He Said-She Said: What Can the Church Do for Singles?
- Thursday, July 16, 2009
EDITOR'S NOTE: Each He Said-She Said column features a question from a Crosswalk.com reader with responses from a male and female point of view. If you've got a question about anything related to singleness, please CLICK HERE to submit (selected questions will be posted anonymously).
QUESTION: Why does it seem most churches focus so much on married couples? They have two or three Sunday School classes for them but not one for single adults. It even seems that the widows and young singles are left behind. Sometimes I think if you're not married, you really do not fit in. This makes me think that is why so many single people go to bars to find love. It is hard being a Christian single; you're lonely but where are the singles there … not in church because the church seems to just cater to the married couples. Why can we not make something or a class where singles, widows, and single parents could relate to each other the same way married couples do? I'm in a married couples Sunday school class. There is not a singles class available, and I feel so out of place. They're always talking or jesting with each other and sometimes you just want to say "Stop it." They do not realize I would love to have someone to share my life, too. So what can we do to fit in better? Do we just keep going on like this? Is there something in the Bible that could help with this situation? I pray the Lord will bring me someone, but evidently that is not what He wants for me yet. So how can the churches reach out to everyone, not just married couples?
HE SAID: I have attended several groups and programs for singles, visited many churches around the country, and talked to hundreds of unmarried people during my tenure as a single.
I have seen singles groups for "20s", "30s", "Careers", "30s-40s", "Single Again", "Single Parent", "Single Wanting Children", "Still Single After All of These Years", "Single and Holding Out Hope", "Mature Singles" (these are probably those who have accepted the fact they are still single), "Golden Years," and "Single and Jaded" (the honest singles), and I am sure you can add many more titles to the list. Okay, some of these may not be actual names, just feelings I've picked up from the different groups.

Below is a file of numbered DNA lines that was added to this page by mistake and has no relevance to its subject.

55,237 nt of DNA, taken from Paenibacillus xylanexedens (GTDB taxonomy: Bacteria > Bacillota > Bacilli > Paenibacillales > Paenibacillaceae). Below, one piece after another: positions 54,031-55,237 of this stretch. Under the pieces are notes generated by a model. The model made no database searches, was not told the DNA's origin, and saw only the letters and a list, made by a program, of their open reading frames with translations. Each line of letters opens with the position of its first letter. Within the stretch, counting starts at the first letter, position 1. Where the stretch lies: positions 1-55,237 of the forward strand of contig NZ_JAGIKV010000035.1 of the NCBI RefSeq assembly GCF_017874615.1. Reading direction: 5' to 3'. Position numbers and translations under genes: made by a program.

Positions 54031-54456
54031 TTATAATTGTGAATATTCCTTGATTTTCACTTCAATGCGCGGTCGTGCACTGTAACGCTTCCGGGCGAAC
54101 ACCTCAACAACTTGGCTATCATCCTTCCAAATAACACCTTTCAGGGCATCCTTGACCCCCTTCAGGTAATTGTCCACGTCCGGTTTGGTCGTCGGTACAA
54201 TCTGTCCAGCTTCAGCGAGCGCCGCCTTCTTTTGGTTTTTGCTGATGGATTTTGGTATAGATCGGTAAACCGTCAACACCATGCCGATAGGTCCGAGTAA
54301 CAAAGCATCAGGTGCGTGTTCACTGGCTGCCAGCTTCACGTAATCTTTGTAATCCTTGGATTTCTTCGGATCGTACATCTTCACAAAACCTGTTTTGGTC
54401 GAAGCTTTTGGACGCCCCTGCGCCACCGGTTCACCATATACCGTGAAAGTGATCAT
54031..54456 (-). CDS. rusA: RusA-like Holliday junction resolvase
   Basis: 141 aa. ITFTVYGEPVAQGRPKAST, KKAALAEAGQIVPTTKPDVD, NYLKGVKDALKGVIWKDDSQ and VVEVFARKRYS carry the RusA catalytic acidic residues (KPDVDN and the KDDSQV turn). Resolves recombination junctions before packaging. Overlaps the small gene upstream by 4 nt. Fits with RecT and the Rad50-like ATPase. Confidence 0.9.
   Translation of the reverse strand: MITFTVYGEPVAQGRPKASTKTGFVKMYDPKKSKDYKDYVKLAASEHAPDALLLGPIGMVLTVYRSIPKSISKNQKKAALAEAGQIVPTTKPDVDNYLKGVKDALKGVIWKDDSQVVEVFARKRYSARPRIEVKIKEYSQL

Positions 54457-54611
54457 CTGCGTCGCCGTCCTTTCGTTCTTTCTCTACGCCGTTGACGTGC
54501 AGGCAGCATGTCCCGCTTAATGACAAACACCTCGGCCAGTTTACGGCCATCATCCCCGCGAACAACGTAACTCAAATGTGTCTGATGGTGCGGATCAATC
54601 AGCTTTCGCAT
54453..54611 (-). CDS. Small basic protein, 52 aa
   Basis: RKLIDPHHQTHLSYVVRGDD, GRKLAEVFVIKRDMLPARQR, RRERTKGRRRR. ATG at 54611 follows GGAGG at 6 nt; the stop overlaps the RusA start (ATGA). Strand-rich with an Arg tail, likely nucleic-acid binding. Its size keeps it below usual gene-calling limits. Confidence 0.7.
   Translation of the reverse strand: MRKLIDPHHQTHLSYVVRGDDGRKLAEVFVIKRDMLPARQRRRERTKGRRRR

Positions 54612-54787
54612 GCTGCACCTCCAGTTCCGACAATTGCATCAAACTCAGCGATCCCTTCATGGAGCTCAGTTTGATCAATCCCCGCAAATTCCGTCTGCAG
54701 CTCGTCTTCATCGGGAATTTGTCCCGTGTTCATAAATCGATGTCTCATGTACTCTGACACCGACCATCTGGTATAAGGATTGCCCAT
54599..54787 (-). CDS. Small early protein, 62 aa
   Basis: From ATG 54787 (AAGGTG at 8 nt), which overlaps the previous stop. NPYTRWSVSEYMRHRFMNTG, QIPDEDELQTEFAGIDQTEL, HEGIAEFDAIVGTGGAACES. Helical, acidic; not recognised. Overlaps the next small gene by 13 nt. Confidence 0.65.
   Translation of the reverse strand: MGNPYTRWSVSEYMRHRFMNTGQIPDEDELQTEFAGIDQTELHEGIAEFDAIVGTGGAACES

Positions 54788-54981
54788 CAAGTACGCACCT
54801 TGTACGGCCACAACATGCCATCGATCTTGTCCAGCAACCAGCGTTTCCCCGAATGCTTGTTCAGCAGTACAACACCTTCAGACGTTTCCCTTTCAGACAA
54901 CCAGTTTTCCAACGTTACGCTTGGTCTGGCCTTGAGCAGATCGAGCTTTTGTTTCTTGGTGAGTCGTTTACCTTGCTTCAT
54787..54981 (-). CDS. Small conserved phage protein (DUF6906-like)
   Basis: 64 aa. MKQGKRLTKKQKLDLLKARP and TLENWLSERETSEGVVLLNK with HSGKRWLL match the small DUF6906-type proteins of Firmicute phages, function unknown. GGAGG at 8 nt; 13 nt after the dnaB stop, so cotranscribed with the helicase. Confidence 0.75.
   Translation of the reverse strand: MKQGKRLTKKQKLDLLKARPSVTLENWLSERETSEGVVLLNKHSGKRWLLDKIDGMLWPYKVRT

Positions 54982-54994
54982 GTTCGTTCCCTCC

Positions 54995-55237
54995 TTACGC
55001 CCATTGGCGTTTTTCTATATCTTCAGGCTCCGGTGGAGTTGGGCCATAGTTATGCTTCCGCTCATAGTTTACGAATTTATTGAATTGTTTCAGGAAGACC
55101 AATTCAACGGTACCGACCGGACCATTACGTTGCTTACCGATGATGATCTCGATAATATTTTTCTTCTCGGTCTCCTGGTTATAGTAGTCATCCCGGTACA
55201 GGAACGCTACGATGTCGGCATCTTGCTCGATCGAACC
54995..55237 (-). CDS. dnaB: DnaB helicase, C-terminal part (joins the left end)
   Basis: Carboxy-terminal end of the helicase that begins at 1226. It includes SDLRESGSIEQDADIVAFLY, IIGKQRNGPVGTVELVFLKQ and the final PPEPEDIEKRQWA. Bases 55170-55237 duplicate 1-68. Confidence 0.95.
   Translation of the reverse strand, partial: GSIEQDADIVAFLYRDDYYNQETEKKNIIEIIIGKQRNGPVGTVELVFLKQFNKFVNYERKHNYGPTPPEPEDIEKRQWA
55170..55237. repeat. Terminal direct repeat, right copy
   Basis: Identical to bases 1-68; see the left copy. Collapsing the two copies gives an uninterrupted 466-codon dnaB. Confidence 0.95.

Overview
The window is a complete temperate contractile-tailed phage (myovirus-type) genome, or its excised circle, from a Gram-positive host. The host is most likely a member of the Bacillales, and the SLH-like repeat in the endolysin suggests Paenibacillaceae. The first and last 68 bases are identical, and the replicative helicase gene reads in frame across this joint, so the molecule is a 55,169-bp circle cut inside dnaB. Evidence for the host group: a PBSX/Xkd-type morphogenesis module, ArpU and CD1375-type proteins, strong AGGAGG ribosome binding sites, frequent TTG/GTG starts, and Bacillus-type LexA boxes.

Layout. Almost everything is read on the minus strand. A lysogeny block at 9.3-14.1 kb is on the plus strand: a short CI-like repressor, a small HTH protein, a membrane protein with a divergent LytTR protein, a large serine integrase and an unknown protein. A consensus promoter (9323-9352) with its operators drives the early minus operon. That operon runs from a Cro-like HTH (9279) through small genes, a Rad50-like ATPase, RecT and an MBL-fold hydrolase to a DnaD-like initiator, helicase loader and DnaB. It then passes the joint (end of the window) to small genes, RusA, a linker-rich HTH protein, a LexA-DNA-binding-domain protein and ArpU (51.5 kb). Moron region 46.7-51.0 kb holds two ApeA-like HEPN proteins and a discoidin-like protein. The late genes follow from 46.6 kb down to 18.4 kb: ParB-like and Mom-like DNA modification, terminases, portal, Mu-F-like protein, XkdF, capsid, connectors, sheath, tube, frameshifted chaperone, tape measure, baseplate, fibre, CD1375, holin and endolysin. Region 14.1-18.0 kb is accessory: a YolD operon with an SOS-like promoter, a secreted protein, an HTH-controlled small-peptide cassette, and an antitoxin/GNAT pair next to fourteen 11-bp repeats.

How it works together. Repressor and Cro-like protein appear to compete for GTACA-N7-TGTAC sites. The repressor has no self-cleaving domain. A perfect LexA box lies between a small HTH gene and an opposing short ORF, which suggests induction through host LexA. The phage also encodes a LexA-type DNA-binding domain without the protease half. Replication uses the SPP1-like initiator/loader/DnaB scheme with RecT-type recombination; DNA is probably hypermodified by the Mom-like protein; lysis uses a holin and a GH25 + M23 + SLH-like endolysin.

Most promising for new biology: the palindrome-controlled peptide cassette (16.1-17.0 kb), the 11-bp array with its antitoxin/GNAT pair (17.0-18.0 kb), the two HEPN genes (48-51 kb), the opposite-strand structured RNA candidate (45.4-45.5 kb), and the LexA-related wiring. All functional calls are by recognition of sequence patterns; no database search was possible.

There are so many titles because there is such a diversity of who singles are and what we are looking for. Each of us have our own unique backgrounds, wants, desires, goals, likes, dislikes and purpose in life (baggage included).
Unlike married people, our journey is perhaps more dissimilar than similar. You are a single parent, I am an older single, there are singles in their teens and 20s, and others are widowed.
As a result, most churches have difficulty servicing the various stages and needs of singlehood. We are perceived as a segment of the population who are (hopefully) relationally transient, autonomous, and self-sufficient. For many of us, we don't answer to anybody nor are we responsible for anyone (although we should be accountable to others).
"Singles ministry" is not extremely critical in the big picture of ministry when compared to married couples, families, missions, building, children, elderly care, homeless, and community outreach.
Many churches lack the wherewithal and the personnel to handle the diversity, complexity and needs of singles (and we aren't the easiest group to commit). I have seen several churches "do away" with singles pastors even when the population numbered over 500.
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